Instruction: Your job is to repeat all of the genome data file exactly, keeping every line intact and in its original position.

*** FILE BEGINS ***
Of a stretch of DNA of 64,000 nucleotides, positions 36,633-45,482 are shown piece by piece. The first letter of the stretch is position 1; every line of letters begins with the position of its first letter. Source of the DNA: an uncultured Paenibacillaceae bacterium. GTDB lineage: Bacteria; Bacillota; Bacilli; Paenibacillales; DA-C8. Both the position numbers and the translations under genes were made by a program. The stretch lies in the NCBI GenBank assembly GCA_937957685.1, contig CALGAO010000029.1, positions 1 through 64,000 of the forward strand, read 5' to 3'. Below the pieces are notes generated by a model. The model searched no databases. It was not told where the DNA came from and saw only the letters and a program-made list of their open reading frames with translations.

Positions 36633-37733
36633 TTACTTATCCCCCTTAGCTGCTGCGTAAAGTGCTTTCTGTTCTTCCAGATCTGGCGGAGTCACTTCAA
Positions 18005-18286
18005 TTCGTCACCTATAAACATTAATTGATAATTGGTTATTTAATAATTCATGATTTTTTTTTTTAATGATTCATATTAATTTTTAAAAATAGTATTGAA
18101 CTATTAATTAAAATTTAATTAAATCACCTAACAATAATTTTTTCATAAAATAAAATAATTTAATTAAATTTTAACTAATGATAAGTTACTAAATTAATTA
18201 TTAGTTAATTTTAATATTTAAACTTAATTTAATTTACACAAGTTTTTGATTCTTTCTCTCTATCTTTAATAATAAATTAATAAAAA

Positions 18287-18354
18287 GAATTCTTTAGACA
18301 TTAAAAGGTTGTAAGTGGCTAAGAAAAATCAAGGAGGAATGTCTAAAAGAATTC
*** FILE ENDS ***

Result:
Of a stretch of DNA of 64,000 nucleotides, positions 36,633-45,482 are shown piece by piece. The first letter of the stretch is position 1; every line of letters begins with the position of its first letter. Source of the DNA: an uncultured Paenibacillaceae bacterium. GTDB lineage: Bacteria; Bacillota; Bacilli; Paenibacillales; DA-C8. Both the position numbers and the translations under genes were made by a program. The stretch lies in the NCBI GenBank assembly GCA_937957685.1, contig CALGAO010000029.1, positions 1 through 64,000 of the forward strand, read 5' to 3'. Below the pieces are notes generated by a model. The model searched no databases. It was not told where the DNA came from and saw only the letters and a program-made list of their open reading frames with translations.

Positions 36633-37733
36633 TTACTTATCCCCCTTAGCTGCTGCGTAAAGTGCTTTCTGTTCTTCCAGATCTGGCGGAGTCACTTCAA
Positions 18005-18286
18005 TTCGTCACCTATAAACATTAATTGATAATTGGTTATTTAATAATTCATGATTTTTTTTTTTAATGATTCATATTAATTTTTAAAAATAGTATTGAA
18101 CTATTAATTAAAATTTAATTAAATCACCTAACAATAATTTTTTCATAAAATAAAATAATTTAATTAAATTTTAACTAATGATAAGTTACTAAATTAATTA
18201 TTAGTTAATTTTAATATTTAAACTTAATTTAATTTACACAAGTTTTTGATTCTTTCTCTCTATCTTTAATAATAAATTAATAAAAA

Positions 18287-18354
18287 GAATTCTTTAGACA
18301 TTAAAAGGTTGTAAGTGGCTAAGAAAAATCAAGGAGGAATGTCTAAAAGAATTC